So you’re a bona fide smartypants with an impressive triple-digit IQ and a wall lined with the framed documents that make it official. So what. Doesn’t mean you’re happy with your job. Doesn’t mean you tear off the covers every morning and bound into joy.

But if you happen to be blessed with a good stash of emotional tackle and, moreover, have a decent handle on how to put its component parts to best employ in the company of others, things are probably different. Folks with high emotional intelligence (EI) scores often enjoy a higher degree of spiritual contentment in the workplace than the genius three cubicles over.

This according to new research out of the University of Haifa, in Israel, which declares that a person’s sense of satisfaction on the job is a good part a function of his EI—news to the IQ-hyperfocused lot of us. People who possess a high level of EI, say the scientists who’ve dipped into its well, are happier at work, more dedicated to their jobs and better able to negotiate office politics than their less EI-equipped contemporaries.

Emotional intelligence describes an individual’s ability to nominate, evaluate and control his own emotions. The concept traces its roots back to Darwin, and his identification of emotional expression as a critical element in species’ survival and adaptation. More lately noted for its role in producing a sense of personal success in individuals, EI’s application to a sense of spiritual contentment in the workforce has only recently been explored.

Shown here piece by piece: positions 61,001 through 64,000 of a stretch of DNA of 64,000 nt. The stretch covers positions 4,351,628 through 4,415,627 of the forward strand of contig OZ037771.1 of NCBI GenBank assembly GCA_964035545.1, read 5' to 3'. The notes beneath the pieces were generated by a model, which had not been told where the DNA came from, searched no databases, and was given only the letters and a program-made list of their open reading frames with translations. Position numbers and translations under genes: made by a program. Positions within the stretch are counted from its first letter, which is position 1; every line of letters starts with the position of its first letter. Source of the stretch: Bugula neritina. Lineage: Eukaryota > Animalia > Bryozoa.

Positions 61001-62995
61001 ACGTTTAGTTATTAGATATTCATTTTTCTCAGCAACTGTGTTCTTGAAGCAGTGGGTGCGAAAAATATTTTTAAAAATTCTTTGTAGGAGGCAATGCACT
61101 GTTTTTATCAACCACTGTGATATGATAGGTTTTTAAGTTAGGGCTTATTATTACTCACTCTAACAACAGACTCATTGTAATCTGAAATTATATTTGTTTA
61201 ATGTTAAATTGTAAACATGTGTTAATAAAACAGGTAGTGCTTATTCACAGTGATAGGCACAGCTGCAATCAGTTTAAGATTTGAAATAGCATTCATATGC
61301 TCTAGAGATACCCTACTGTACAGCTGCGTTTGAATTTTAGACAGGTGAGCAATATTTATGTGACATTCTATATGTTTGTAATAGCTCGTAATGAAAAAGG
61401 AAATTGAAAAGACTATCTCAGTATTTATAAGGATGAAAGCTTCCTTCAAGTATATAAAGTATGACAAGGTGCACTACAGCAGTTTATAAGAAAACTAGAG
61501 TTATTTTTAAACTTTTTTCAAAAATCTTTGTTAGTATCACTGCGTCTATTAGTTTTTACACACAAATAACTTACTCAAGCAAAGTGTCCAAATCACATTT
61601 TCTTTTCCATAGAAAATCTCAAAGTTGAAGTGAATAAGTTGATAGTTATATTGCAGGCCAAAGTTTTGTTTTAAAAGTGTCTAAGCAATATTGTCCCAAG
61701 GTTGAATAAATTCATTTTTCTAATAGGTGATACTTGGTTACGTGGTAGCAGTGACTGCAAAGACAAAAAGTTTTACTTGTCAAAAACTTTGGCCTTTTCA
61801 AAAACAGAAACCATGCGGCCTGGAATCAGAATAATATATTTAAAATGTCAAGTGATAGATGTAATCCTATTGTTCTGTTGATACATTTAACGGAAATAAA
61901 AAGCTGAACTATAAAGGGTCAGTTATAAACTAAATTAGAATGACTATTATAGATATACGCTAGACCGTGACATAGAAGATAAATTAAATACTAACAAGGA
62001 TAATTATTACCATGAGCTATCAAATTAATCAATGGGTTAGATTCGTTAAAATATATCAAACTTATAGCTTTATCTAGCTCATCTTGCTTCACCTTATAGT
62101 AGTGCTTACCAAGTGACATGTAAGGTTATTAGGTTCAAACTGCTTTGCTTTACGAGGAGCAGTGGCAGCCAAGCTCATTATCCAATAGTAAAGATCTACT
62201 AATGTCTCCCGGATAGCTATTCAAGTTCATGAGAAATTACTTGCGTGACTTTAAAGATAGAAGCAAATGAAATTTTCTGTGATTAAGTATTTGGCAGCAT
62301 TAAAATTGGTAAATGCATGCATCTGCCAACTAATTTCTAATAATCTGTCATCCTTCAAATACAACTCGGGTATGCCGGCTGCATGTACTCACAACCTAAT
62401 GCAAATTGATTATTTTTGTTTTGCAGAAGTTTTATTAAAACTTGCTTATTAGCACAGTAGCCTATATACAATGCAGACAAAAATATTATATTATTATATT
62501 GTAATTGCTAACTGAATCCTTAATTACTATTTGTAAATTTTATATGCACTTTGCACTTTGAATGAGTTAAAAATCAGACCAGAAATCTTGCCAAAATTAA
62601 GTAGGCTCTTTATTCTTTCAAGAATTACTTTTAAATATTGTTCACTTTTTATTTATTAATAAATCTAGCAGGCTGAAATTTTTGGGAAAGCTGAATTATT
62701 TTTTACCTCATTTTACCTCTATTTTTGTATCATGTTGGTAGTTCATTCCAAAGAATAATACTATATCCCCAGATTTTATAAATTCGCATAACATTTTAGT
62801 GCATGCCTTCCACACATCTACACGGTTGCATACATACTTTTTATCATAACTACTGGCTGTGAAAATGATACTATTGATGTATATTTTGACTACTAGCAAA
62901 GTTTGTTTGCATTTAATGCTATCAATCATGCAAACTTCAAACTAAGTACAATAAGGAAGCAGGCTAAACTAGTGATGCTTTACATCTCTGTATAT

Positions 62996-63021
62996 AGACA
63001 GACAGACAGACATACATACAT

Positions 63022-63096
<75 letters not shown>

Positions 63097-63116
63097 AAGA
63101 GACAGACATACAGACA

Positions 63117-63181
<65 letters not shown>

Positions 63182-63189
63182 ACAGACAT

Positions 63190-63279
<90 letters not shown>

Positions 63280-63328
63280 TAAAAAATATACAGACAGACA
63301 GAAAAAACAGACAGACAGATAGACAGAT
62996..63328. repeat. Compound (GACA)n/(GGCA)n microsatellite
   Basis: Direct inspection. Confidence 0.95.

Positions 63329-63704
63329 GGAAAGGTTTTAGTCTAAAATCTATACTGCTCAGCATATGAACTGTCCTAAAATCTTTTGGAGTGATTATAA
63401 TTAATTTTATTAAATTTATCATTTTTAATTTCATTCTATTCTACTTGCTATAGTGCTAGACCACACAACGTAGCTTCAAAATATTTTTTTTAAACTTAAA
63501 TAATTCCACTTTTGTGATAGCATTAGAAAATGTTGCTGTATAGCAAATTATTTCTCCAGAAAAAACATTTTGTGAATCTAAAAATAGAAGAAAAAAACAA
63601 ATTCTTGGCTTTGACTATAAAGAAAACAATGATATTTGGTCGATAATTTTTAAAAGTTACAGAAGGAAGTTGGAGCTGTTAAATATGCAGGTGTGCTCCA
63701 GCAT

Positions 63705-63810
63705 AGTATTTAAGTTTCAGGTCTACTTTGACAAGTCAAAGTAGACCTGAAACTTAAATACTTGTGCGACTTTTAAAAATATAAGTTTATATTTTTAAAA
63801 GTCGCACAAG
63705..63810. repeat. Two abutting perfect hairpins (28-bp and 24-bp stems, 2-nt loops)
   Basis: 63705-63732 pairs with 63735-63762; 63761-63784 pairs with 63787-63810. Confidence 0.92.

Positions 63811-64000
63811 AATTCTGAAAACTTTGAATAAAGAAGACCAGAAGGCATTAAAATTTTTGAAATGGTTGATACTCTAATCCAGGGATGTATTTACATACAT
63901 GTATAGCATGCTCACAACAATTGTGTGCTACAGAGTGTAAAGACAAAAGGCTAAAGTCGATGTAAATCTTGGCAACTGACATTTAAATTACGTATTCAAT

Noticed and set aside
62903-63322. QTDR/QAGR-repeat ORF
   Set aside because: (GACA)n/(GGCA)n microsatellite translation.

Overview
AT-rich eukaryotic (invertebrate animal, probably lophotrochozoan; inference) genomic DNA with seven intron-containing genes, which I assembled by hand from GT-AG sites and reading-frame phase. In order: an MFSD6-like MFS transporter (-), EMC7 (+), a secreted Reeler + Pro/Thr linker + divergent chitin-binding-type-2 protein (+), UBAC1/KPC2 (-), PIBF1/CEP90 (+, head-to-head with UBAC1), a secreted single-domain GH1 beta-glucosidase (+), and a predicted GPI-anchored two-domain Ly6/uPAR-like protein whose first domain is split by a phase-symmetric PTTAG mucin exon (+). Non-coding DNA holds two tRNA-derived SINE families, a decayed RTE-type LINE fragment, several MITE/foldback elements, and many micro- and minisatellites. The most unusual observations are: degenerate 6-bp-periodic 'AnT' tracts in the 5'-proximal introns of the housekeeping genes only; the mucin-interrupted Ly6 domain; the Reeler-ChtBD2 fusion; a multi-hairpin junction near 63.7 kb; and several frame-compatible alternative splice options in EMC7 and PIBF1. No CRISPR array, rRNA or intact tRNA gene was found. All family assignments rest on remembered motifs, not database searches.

Long dominated by IQ-measurement tests alone, the go-to stash of job approval predictors is set for radical overhaul with this new research and its promise to usher in a new era of appreciation for the softer ingredients that go into a job satisfaction mix. A person’s capacity for logical reasoning, as well as her math, spatial and verbal skills, are well measured with an IQ assignment, and long has this rating provided scientific proof of a person’s intelligence and apparent chances for life success. The idea of another scale, this gauging her grasp of more emotionally based life skills, didn’t become popularized until the mid 1990s when psychologist Daniel Goleman published a bestselling book on its principles. Today, the EQ’s applications have expanded to include the possible explanation of a dichotomy between those individuals with impressive IQs but little personal or professional success.

The EQ model draws a connection between the concepts of love, spirituality, compassion and humanity, and demonstrates what such a comprehensively informed philosophy has to say about the special capabilities those individuals well endowed with its riches bring to the workforce.

“This study has shown that employees with a higher level of emotional intelligence are assets to their organization,” one of the study’s authors Dr. Galit Meisler has said. “I believe it will not be long before emotional intelligence is incorporated in employee screening and training processes and in employee assessment and promotion decisions.”